Westworld is a model of what a reboot should be; everything is bigger, better, more thoughtful and more expansive that the original sci-fi cult classic about a futuristic theme park with a Western theme. With Jonathan Nolan and JJ Abrams at the helm, that’s no surprise, but what is very much surprising is the way they’ve moved the narrative on. The early scenes make it seem that James Marsden’s cowboy will play a similar role to Richard Benjamin and James Brolin’s vacationing thrill-seekers in the original; it turns out that Marsden’s character is actually a robot. Similarly, Ed Harris’s Man in Black seems to cut a iconic figure in the same way as Yul Brynner’s android gunslinger, but again, roles are reversed; Harris’s character is actually a tourist on a permanent vacation of sorts. And the biggest reversal of all is that the robots are the heroes, as their AI gives them a self-awareness that slowly reveals that they’re nothing but playthings for a corrupt elite; their gradual understanding of the need for revolution makes for gripping viewing. Evan Rachel Wood is the key identification character in Delores, but there’s an all-round stunning cast, from Thandie Newton to Jimmi Simpson, and best of all Anthony Hopkins as the park’s co-creator, Ford. Sir Richard Attenborough’s last iconic role was as a Jurassic Park owner in another Michael Crichton story, and Hopkins was probably the actor he used most: seeing Hopkins play God as his creations run amok is just one of a myriad of viewing pleasures on offer. And the action, violent and spiky, is cleverly scored to popular classics; if there was a moment in cinema in 2016 to compare to the astonishing Paint It Black scene in the opening episode, we’re yet to see it.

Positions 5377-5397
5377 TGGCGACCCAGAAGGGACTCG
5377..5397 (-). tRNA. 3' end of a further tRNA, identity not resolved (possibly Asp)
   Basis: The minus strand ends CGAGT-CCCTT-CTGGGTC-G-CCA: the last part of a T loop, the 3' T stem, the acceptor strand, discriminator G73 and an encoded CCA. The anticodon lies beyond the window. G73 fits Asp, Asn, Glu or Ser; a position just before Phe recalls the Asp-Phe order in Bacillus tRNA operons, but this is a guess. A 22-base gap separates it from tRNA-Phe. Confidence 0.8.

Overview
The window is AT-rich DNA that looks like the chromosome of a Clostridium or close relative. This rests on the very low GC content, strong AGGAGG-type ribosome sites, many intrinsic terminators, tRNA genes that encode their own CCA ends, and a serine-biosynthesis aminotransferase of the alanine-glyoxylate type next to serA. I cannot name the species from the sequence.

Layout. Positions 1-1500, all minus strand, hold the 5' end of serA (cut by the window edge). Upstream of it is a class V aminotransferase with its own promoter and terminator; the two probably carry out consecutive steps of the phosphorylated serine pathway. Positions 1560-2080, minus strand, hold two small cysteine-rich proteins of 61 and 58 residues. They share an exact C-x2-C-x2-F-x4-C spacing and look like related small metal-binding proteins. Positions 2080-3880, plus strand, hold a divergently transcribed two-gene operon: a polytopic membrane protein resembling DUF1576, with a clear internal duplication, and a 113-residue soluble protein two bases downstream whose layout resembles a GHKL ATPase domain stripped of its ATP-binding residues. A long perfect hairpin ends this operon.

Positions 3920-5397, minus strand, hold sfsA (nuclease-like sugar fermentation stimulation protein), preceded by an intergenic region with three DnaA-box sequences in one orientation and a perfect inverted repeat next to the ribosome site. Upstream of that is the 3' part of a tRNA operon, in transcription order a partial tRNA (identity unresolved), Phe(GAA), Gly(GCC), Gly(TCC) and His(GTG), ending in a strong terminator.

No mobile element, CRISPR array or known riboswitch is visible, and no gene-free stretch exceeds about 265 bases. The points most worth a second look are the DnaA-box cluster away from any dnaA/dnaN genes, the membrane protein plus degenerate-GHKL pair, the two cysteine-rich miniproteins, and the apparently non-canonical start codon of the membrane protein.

George Miller’s rethinking/reboot/rebirth of the Australian Road warrior previously played by Mel Gibson really does merit the description ‘one long chase’. Tom Hardy fills the leathers well, sharing the duties as lead with Charlize Theron. The feminist subtext, completely missing from previous incarnations, feels surprisingly organic, with seeds and water the new currency in a world where gasoline is only used for local warfare, and wise women and concubines making up the manifest of Max’s group of escapees from the Toecutter and his gang. A model of how a reboot can move with the times and gain more depth, Fury Road picks up nicely where Mad Max 2; The Road Warrior left off.
Christopher Nolan’s epic sci-fi adventure can only be diminished by viewing it on anything less than an IMAX screen; but the craftsmanship and imagination of the narrative still pay dividends for home viewers. Matthew McConaughey brings his usual intensity to Cooper, a pilot enlisted by NASA to travel though a wormhole in time to search for a colonisable planet as Earth is crippled by dust storms. Estranged from his daughter Murph in the process, Cooper misses out as she grows up to be Jessica Chastain, enabling Nolan to develop two strong plotlines of space exploration, and tie them neatly together at the end. The atmosphere is authentically pioneering, with individual moments like the short landing on a planet of tidal waves, and a meeting with Matt Damon’s deceptively motivated colonist, sticking in the mind. And while time travel is a familiar subject, few have explored it as thoughtfully as Nolan and his brother Jonathan; the scene where Cooper watches his family grow up on recorded messages is heart-breaking.
Guy Pearce is something of an actor’s actor, convincing in any role; pairing him with the highly-recognized if inexperienced Robert Pattinson (Twilight) strikes sparks in David Michods’s post apocalyptic drama. After an economic and society collapse, Eric (Pearce) and Rey (Pattinson) form an uneasy alliance as Eric slowly unfolds a vengeful intent. What he’s avenging is concealed until the final scene of actor Joel Edgerton’s story, but there’s rewards along the way in two immersive lead performances, a desolate atmosphere and some gasp-inducing bursts of action. The Rover could use a few more fantasy elements to keep things interesting, but the studied intensity and bursts of grueling lyricism keeps you watching.